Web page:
Researchers are on the hunt for a COVID-19 vaccine to eliminate the need for mask wearing and current limits on interpersonal gatherings (except protests), but a new model says it still may not help the world exit a lingering economic depression.

The computer estimate claims that that a COVID-19 vaccine will have to be at least 80 percent effective - which is bordering on impossible for a virus in the same family as the common cold that had mutations in different regions already. The flu vaccine, for example, is effective about 70 percent of the time, which is enough to prevent a pandemic and why flu deaths each year are a third of what COVID-19 has caused in the US, but not enough to extinguish the ongoing problem with SARS-CoV-2.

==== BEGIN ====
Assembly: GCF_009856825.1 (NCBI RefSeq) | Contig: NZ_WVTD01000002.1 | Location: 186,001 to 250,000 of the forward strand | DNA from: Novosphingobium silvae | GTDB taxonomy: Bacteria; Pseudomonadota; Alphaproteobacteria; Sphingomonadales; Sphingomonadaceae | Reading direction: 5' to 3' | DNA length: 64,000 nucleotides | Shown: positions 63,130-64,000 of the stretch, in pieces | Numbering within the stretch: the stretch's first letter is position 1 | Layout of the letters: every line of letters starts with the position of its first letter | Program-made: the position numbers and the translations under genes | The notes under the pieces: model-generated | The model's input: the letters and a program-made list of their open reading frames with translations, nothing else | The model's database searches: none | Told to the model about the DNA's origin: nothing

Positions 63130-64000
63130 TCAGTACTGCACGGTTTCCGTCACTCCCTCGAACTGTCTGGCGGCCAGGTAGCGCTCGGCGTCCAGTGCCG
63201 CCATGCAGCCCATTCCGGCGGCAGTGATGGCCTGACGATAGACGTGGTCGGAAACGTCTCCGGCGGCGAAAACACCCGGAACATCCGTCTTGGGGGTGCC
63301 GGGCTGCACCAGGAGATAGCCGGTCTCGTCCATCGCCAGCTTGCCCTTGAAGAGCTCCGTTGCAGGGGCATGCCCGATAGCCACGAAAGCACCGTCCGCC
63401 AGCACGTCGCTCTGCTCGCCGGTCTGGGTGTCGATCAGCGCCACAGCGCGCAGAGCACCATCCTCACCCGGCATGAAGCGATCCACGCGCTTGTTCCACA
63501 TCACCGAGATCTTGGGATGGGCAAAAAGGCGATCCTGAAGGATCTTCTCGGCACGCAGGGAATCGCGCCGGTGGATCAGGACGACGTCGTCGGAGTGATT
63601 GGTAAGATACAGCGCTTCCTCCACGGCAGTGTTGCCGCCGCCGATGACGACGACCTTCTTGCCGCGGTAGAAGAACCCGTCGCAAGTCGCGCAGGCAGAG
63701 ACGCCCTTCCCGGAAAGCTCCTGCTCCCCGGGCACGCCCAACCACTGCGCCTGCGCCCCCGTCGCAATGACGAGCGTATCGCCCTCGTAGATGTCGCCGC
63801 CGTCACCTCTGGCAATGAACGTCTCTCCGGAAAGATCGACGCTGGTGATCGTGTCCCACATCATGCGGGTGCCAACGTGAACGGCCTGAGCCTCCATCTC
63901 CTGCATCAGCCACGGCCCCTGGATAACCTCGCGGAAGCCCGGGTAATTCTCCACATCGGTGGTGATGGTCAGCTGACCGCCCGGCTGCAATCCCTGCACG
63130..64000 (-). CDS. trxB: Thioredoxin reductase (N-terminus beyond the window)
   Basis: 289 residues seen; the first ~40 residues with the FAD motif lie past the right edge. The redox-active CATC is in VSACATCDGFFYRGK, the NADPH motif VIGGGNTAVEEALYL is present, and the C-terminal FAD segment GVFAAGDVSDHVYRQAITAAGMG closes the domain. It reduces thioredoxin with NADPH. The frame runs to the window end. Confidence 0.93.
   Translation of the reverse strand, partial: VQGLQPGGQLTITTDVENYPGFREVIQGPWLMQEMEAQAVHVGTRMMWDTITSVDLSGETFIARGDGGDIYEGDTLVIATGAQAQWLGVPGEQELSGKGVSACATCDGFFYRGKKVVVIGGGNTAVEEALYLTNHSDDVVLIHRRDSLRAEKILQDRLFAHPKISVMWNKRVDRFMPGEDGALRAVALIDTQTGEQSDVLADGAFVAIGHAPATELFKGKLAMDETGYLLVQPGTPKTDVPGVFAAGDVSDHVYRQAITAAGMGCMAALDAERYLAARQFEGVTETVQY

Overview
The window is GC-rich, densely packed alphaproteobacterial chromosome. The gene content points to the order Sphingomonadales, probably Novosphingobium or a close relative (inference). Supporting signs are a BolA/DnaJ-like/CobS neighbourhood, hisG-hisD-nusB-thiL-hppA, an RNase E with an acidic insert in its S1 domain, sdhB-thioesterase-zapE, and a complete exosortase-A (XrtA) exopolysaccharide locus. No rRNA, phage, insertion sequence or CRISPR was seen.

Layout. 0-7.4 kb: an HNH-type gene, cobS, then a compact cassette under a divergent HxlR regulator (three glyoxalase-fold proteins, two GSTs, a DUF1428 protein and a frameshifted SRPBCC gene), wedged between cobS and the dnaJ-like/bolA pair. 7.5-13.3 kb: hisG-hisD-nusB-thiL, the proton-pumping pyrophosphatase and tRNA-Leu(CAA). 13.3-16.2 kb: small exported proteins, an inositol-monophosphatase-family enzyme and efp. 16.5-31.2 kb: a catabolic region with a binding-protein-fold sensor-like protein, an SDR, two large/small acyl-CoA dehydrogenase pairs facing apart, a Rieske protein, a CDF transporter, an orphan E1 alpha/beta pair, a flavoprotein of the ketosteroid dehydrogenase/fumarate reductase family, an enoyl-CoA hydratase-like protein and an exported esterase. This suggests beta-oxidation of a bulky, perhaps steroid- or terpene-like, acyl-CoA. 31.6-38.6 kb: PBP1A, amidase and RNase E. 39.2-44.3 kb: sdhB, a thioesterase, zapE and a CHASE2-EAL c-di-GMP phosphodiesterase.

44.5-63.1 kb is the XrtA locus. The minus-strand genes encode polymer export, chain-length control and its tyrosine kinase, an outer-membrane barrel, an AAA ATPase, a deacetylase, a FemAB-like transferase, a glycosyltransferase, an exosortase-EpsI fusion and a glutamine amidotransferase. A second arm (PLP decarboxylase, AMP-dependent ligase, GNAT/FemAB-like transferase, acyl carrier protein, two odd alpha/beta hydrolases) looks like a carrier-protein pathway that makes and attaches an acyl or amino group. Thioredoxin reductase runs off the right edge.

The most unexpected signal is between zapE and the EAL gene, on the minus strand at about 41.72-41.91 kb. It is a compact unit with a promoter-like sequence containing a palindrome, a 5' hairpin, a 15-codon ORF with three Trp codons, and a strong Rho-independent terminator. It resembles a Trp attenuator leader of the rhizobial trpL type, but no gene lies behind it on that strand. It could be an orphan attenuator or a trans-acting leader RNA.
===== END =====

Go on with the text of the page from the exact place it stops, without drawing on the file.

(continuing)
And if people are as casual about getting a COVID-19 shot like they are the flu, it's even worse. If only 60 percent of the population gets vaccinated, it would need to be 100 percent effective. And that is not going to happen. 

Numerous candidates are under study, and governments have decided to remove onerous regulatory roadblocks to spur innovation, which would be a good thing if that didn't mean products might be rushed to market with little confidence, like Russia's claims to have a working vaccine based on what would be sloppy Phase I results in a US company.

If something is available but doesn't work well enough to be meaningful, we have paralyzed the world and nothing will have changed. The .03 of the population with either risk factors, comorbidities, or extremely bad luck won't be helped at all.